MT: And what is your polling saying?
MB: That we’re going to lose but signs are positive.
MT: Positive of what?
MB: That this will all be over soon…
MT: Indeed. In retrospect do you think there was anything you could have done differently?
MB: Oh no. I think everyone – the flag consideration panel, the designers, the National Party, and all the other supporters – did everything John Key wanted.
*slight pause on tape*
MB: Um… so when does the interview start?
MT: What? Oh… sorry… no we’re already done.
MB: Oh…. oh dear. I didn’t mean for any of that to be on the record…. I’m not even in actual clothes… Do you do takesie-backsies?
MB: Oh well… that’s me back on Judith’s side then. See you.
MT: Yes, minister.
It is a wonderful day my fellow New Zealanders. I, John Key, your esteemed leader am full of playful banter. We’ve all had our say. Thank you for participating in this month’s referendum.
The results are in. We now have a two-horse race between our current flag and all it represents in the building of our young nation and a logo the Flag Consideration Panel spotted on the back of a pack of tissues in the Hataitai $2 Shop.
At the end of the day, the important thing is that the design I told the panel to put on the referendum twice has won.
We also need to remember that as we reach the end of our shelf-lives, great politicians such as myself, start thinking about their legacy. In our time in office, what have we done to impact the country? Helen Clark created Working for Families; Michael Cullen set up the Cullen Superannuation Fund; Sir Robert Muldoon called a general election after drinking a case of single malt.
All these people have done something. What have I done? What will I be remembered for? Sure, a bit of blokey sexual harassment or weeing in the shower looks good on your resumé when you’re applying for a cushy job at the IMF, but imagine being the guy that forced a referendum that nobody wanted on a country that didn’t care. And then won?
Now that would be an achievement.
So when you vote in the second part of this flag referendum, just remember that you’d be doing me a solid if you voted for my logo.
Head of Bantery Harassment,
The National Party of New Zealand.
We here in the government care about a lot of stuff. From the ninth floor of the Beehive, our care trickles down to the masses like a failed economic experiment. Quite often we ask ourselves the hard questions. Like, for instance, how can we best care for our nation? What, as politicians and leaders, can we do to rise above partisan arguments about stagnant wages, unaffordable housing, and children with no shoes?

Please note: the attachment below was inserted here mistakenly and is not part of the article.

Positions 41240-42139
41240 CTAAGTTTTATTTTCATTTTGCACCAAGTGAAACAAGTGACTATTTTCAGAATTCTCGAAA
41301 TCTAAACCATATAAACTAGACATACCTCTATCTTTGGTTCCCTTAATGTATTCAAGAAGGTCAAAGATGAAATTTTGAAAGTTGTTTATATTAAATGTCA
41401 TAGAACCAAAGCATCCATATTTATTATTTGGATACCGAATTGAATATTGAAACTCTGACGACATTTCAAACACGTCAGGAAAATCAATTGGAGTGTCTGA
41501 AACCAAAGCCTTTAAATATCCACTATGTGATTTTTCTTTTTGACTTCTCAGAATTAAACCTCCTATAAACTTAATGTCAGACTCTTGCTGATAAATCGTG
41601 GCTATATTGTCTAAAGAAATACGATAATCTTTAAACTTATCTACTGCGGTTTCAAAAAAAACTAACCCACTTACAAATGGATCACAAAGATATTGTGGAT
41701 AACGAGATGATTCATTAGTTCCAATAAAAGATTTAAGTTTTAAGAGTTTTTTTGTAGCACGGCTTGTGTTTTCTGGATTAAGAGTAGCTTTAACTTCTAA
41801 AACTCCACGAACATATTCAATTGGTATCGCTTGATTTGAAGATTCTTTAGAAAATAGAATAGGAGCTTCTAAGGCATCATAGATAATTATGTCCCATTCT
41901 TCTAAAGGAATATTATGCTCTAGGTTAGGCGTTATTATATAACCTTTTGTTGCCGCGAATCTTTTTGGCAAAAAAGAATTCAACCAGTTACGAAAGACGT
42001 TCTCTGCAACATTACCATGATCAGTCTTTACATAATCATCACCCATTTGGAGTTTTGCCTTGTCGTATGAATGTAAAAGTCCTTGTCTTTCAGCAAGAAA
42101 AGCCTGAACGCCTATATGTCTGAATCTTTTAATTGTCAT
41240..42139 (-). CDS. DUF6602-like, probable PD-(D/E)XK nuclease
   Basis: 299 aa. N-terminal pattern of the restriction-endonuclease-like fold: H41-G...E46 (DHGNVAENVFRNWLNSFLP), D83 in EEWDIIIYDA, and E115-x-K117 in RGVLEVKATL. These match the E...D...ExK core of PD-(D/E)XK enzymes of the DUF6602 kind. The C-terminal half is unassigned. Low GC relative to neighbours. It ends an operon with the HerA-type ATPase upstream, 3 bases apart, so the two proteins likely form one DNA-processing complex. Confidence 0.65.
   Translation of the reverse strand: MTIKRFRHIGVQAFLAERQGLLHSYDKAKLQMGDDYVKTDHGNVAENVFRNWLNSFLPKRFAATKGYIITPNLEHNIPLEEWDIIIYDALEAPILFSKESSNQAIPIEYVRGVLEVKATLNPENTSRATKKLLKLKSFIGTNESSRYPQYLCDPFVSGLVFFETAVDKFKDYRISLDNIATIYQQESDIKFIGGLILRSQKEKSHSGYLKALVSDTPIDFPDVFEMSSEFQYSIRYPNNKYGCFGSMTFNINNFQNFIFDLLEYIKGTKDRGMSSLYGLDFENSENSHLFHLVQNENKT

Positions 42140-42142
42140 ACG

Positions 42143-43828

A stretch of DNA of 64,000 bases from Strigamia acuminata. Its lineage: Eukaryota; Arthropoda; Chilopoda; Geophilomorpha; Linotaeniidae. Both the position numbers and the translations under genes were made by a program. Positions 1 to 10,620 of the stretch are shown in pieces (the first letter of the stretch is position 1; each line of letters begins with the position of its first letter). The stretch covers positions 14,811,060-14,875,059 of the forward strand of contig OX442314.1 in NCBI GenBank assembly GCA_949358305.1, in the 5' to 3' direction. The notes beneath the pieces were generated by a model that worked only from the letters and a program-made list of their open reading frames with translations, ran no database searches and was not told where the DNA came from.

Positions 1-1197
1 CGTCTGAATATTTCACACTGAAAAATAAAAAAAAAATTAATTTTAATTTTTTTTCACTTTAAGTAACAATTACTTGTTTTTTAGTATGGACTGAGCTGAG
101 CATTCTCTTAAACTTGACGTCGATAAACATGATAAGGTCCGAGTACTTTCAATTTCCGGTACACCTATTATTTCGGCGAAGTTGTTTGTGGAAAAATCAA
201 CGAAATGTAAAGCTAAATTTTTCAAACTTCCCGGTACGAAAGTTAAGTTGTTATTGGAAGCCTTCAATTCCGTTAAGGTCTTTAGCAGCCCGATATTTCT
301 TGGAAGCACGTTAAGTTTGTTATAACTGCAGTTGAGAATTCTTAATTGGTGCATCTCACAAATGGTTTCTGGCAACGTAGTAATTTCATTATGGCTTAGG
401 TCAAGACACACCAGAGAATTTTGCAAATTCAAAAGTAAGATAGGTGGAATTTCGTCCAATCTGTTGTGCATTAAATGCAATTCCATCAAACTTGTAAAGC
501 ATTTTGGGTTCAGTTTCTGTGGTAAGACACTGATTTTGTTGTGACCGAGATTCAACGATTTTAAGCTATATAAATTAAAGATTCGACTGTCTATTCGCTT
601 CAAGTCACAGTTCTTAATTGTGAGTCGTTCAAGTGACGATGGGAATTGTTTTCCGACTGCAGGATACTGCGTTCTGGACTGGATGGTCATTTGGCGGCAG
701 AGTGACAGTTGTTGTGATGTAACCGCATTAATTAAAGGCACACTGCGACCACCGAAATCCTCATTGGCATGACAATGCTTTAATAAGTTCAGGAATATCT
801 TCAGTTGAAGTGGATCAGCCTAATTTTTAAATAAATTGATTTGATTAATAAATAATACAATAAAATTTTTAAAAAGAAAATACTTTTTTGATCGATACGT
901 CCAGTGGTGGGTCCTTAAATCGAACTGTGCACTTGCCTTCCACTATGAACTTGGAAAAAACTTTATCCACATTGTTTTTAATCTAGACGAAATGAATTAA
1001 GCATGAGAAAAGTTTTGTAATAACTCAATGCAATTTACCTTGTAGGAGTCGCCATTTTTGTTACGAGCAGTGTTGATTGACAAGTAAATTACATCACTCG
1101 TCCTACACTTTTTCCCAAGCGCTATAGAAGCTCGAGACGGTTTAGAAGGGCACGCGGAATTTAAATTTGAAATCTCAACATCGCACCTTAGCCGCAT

Why not have a referendum on the flag?
I mean, we in the government talk to a lot of people. Last week we talked to Brian waiting in line down at Work and Income. He told us he’d rather vote in a referendum than feed his kids. He asked us if there were any referendums currently planned. We were able to tell him yes. Yes there was. He was soooo excited. What a great bloke.
The flag referendum is a chance for New Zealanders from all across New Zealand to vote on which strip of material they thinks best represents New Zealand when people are talking about New Zealand in an outside of New Zealand context.
A flag is very important to a country’s mana. Canada, for example, has a fantastic flag. Two colours, in three strips with a picture of a leaf on it. What about the United States of America? All those stars and stripes. Don’t bother with Australia. They just copied us and put on an extra star.
We in the government think it’s important that we get a chance to change to a flag that more represents the corporate interests that we represent.
A flag is more than just a flappy thing at the top of a flag-pole. A flag is an ensign that tells the world, “Hey! Look at us!! We’re a country, god-damn-it!” It can also tell the world that this block of cheese, pound of butter, or pottle of yoghurt was produced with love in a country that prides itself on cosying up to the middle man – especially if that middle man as graduated up through the ranks and is now running the company/organisation.
What would you like to see more on your butter? A flag that was a quarter the flag of another country, or a flag that sort of looked a bit like the old flag with parts of the All Blacks flag on it?
Yes. That’s what we thought.
So when you are voting in the flag referendum this week, just remember that no matter what anyone else says, this government cares about you and that is why you deserve this chance of a lifetime.
Thank you and good afternoon.
H. M. Government.